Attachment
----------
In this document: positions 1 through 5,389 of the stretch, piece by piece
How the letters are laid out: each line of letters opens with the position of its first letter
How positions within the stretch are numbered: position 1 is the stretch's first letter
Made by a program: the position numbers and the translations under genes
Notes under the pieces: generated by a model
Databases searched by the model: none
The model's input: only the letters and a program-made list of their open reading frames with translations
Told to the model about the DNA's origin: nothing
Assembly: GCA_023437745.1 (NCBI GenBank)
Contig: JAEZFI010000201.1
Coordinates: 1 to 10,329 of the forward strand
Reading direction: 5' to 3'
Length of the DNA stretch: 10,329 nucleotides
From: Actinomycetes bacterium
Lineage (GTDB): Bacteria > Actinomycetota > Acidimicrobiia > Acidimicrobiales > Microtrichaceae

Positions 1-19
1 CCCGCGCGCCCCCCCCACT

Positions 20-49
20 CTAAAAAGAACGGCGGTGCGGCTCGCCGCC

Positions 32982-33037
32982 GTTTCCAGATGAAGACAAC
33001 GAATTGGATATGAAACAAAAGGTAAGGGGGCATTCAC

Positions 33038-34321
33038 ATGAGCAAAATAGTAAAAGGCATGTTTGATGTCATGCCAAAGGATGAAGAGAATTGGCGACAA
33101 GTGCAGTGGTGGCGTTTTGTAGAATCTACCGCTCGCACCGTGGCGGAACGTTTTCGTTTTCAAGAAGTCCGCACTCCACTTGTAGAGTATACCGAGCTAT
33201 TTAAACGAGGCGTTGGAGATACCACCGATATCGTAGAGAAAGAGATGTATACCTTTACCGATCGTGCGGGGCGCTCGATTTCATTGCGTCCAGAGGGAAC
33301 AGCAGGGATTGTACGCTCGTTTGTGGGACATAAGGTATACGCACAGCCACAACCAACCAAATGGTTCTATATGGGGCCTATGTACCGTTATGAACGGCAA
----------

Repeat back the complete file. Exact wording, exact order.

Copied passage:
In this document: positions 1 through 5,389 of the stretch, piece by piece
How the letters are laid out: each line of letters opens with the position of its first letter
How positions within the stretch are numbered: position 1 is the stretch's first letter
Made by a program: the position numbers and the translations under genes
Notes under the pieces: generated by a model
Databases searched by the model: none
The model's input: only the letters and a program-made list of their open reading frames with translations
Told to the model about the DNA's origin: nothing
Assembly: GCA_023437745.1 (NCBI GenBank)
Contig: JAEZFI010000201.1
Coordinates: 1 to 10,329 of the forward strand
Reading direction: 5' to 3'
Length of the DNA stretch: 10,329 nucleotides
From: Actinomycetes bacterium
Lineage (GTDB): Bacteria > Actinomycetota > Acidimicrobiia > Acidimicrobiales > Microtrichaceae

Positions 1-19
1 CCCGCGCGCCCCCCCCACT

Positions 20-49
20 CTAAAAAGAACGGCGGTGCGGCTCGCCGCC

Positions 32982-33037
32982 GTTTCCAGATGAAGACAAC
33001 GAATTGGATATGAAACAAAAGGTAAGGGGGCATTCAC

Positions 33038-34321
33038 ATGAGCAAAATAGTAAAAGGCATGTTTGATGTCATGCCAAAGGATGAAGAGAATTGGCGACAA
33101 GTGCAGTGGTGGCGTTTTGTAGAATCTACCGCTCGCACCGTGGCGGAACGTTTTCGTTTTCAAGAAGTCCGCACTCCACTTGTAGAGTATACCGAGCTAT
33201 TTAAACGAGGCGTTGGAGATACCACCGATATCGTAGAGAAAGAGATGTATACCTTTACCGATCGTGCGGGGCGCTCGATTTCATTGCGTCCAGAGGGAAC
33301 AGCAGGGATTGTACGCTCGTTTGTGGGACATAAGGTATACGCACAGCCACAACCAACCAAATGGTTCTATATGGGGCCTATGTACCGTTATGAACGGCAA